Many companies are trying to move to a subscription model for their software and Apple really has something going for them in that respect if you think about it. We, OS X Users, are already accustomed to the automatic updating of the OS and like it. dotMAC actually looks nice all in all, even if some might feel it is expensive. What people don’t like is unpredictability; they have nothing against change as long as they like the outcome and know where it is going.
What some people really feel surprised about is that Apple is taking big bucks for the Jaguar release of OS X and they want money for dotMAC on top of that. Where is this going in the future? Can we not trust anything to be part of the Apple package we have grown to like in the future? iTunes 3 was advertised to be free as if this would be out of the ordinary and while it might be in the general software world out there, it’s likely not in the eye of OS X users. The iApps are part of our OS X experience and while iCal is free, the synchronization features with other people need a dotMAC account, giving non dotMAC users nothing more than a crippled iCal.
In Q2 of this year, Apple had sales of 1.495 billion USD and came out of the quarter with 40 Million in profit. Their net operating cash flow was also positive with 44 Million USD. Based on this one can say, relatively safely, that Apple is profitable, as they are running their ship now. What Apple is doing with their recent move is to please some of their stakeholders, including their shareholders, which is something that is without a doubt very important. You need to have an integrated approach to please all of your stakeholders or you will stumble and fall. In the future, Apple also needs more money to push into new markets and extend their R&D and get a good return on investment from their activities. This charging for added features is in that sense a good one.
What people don’t like I believe, is this charging on several fronts for something they have taken for granted up till now. Many companies have long seen that the way of the future is services, not web services mind you, that’s just a small picture, but services in general. In short, this could be said to be giving people what they want, enabling them to do what they want or have to do. I don’t want an OS. I don’t care for the OS. I want something that will let me do what I want to be doing in the best possible way and Apple has been known for being very user friendly. Many believe this is what OS X is all about, or what MacOS was all about. A better way of doing what you do. Less hassle, more fun, more efficiency.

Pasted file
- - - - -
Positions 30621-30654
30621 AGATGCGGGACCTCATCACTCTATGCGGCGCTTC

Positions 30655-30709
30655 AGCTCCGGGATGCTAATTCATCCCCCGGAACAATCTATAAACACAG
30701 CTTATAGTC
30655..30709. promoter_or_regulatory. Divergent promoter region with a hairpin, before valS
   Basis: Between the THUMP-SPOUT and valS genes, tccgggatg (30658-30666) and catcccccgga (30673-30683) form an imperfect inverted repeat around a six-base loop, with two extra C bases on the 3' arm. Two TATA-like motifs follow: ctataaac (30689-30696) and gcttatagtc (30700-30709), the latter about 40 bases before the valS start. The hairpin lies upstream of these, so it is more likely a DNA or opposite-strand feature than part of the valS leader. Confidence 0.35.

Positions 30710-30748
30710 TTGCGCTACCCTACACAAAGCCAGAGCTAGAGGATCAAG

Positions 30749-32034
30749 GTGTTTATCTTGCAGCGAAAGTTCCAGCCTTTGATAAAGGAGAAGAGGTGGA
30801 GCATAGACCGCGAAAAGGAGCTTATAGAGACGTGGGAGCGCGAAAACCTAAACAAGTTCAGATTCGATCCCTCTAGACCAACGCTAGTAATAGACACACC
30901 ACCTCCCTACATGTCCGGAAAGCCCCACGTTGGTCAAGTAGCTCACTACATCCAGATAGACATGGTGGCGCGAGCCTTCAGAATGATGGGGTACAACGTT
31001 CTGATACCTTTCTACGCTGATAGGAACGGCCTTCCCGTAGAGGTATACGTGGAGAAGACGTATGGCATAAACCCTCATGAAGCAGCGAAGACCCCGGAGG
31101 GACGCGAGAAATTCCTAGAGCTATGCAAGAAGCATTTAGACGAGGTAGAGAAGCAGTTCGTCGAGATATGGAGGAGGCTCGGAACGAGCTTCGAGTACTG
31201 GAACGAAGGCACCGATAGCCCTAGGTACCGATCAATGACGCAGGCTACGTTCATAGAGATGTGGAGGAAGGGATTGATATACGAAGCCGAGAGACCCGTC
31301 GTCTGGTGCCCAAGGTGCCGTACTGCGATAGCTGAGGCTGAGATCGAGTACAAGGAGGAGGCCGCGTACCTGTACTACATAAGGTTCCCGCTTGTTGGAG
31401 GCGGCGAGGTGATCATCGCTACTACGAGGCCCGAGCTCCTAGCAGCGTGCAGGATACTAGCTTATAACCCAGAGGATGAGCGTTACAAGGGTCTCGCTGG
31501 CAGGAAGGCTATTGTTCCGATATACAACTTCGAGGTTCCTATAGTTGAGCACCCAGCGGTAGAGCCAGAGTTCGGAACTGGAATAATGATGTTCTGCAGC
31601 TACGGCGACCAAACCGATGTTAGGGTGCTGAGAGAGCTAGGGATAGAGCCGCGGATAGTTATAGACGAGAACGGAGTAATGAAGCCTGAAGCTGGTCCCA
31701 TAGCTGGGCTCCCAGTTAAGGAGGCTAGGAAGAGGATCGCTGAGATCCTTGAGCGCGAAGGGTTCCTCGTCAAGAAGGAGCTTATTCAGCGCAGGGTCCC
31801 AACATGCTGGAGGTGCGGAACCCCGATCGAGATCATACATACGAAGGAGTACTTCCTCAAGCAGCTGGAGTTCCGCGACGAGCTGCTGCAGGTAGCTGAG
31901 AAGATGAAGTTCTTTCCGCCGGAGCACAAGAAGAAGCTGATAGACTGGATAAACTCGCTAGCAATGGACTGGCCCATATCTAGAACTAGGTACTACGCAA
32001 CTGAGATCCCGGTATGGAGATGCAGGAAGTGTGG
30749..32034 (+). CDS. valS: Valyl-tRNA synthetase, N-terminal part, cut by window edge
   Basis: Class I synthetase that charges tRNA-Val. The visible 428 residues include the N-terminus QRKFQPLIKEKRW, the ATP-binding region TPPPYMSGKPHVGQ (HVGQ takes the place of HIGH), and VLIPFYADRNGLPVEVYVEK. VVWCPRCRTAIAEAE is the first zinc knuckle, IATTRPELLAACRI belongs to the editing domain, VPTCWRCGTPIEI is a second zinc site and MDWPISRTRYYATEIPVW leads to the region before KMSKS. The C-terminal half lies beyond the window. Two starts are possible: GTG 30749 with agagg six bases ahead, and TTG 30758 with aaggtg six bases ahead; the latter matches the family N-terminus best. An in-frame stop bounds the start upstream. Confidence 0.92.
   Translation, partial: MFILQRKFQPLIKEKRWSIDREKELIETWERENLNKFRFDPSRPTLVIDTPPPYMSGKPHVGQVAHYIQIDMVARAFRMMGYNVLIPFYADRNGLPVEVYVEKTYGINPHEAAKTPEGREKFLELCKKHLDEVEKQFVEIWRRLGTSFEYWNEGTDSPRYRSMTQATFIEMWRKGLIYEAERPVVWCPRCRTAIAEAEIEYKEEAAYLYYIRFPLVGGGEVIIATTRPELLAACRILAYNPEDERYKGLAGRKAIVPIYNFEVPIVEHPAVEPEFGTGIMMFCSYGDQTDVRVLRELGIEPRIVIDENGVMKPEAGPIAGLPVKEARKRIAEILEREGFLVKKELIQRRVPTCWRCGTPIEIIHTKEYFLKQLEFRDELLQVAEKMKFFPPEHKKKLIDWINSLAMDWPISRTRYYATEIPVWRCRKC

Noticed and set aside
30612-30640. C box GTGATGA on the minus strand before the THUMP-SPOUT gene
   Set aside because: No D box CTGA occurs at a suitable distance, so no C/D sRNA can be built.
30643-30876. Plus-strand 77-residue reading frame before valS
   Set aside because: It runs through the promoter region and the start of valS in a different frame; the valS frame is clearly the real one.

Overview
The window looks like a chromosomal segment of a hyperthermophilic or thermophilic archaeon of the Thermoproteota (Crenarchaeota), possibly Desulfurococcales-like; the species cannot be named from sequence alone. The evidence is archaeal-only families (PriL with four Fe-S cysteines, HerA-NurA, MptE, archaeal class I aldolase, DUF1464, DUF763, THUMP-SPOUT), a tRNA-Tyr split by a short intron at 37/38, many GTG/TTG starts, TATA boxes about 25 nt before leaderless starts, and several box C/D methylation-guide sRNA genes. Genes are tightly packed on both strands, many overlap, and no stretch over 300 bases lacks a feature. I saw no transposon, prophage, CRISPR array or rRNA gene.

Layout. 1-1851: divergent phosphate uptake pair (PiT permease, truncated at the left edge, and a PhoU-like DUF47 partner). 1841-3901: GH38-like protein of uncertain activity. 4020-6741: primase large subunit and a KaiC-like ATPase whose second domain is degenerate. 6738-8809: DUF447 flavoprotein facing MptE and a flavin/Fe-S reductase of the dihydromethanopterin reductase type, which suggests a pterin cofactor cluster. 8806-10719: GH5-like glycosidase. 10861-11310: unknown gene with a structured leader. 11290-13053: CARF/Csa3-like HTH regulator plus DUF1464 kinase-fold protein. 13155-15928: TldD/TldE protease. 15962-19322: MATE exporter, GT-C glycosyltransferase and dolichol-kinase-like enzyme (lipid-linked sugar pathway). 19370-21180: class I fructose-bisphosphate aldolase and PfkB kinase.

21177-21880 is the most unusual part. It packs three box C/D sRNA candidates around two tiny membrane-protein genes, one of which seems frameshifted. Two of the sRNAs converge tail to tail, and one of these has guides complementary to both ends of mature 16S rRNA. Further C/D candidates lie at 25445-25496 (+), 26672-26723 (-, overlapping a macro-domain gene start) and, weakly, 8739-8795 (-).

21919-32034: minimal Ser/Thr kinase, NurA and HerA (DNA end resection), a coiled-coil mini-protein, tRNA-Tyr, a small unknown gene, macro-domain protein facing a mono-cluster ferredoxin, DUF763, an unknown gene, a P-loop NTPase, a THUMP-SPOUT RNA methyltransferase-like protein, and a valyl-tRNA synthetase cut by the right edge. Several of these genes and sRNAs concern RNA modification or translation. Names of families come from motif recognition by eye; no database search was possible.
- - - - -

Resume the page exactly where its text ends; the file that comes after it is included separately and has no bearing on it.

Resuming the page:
Going further into Apple’s SEC filing for the recent quarter, they had sales of $383 Million for Power Macs, $198 Million for PowerBooks, $448 Million for iMacs and $180 Million for iBooks. Peripherals, software and other sales were $286 Million, which includes things like the iPod. Even if we include all of this as software, that’s an amount that doesn’t seem to hard to beat.
Where does this lead me to? Services and services only. Apple has or had some 2 million iTools, now dotMAC subscribers when it was still free. Let’s play a little game. Let’s suppose Apple were to move into services with force and stop “selling” the OS. It is part of the service. Also part of this service is dotMAC and all iApps. On top of that, you have a community on dotMAC where everybody can go to help, with users helping each other. Apple could give some of the best people some support and special pre-release info and other things to make them happy. Companies could monitor it for questions for their own software. Think of it as a self help or P2P help network. Again, it would be part of letting me do what I want to do. It needs to be frank and peer monitoring will make it as correct as possible.
Would you be willing to pay $10 per month do be part of that? That would be $120 per year, $20 more than the current subscription for dotMAC, and I think a lot of people would do that. At 2 Million subscribers, that would be $240 Million each year, without interruption, predictable, certain. And 2 million subscribers is nothing. Provided Apple can grow their market share they can get several more million using the service, who would be sure they have an up to date product, online storage space, a life-time e-mail, a place for a homepage, a place to put their images and sync their computer. On top, it creates a lock-in for future hardware sales.
There are a lot of added benefits, besides a predictable revenue stream too. They can sell to those people directly, give them suggestions for new hardware and give them the option to kind of sync their old mac and then their new mac to continue working without lots of difficulties. In a sense they would be able to loyalty into their sales package and wouldn’t shareholders just love the notion of seeing each new customer as a customer for live?
About the Author:
Oliver Thylmann is a management student and freelance journalist writing mostly for infoSync, an online publication which specializes in covering the handheld and wireless consumer sectors with a global span. In the past few years, Oliver was running BeNews, the premier news site for the BeOS community.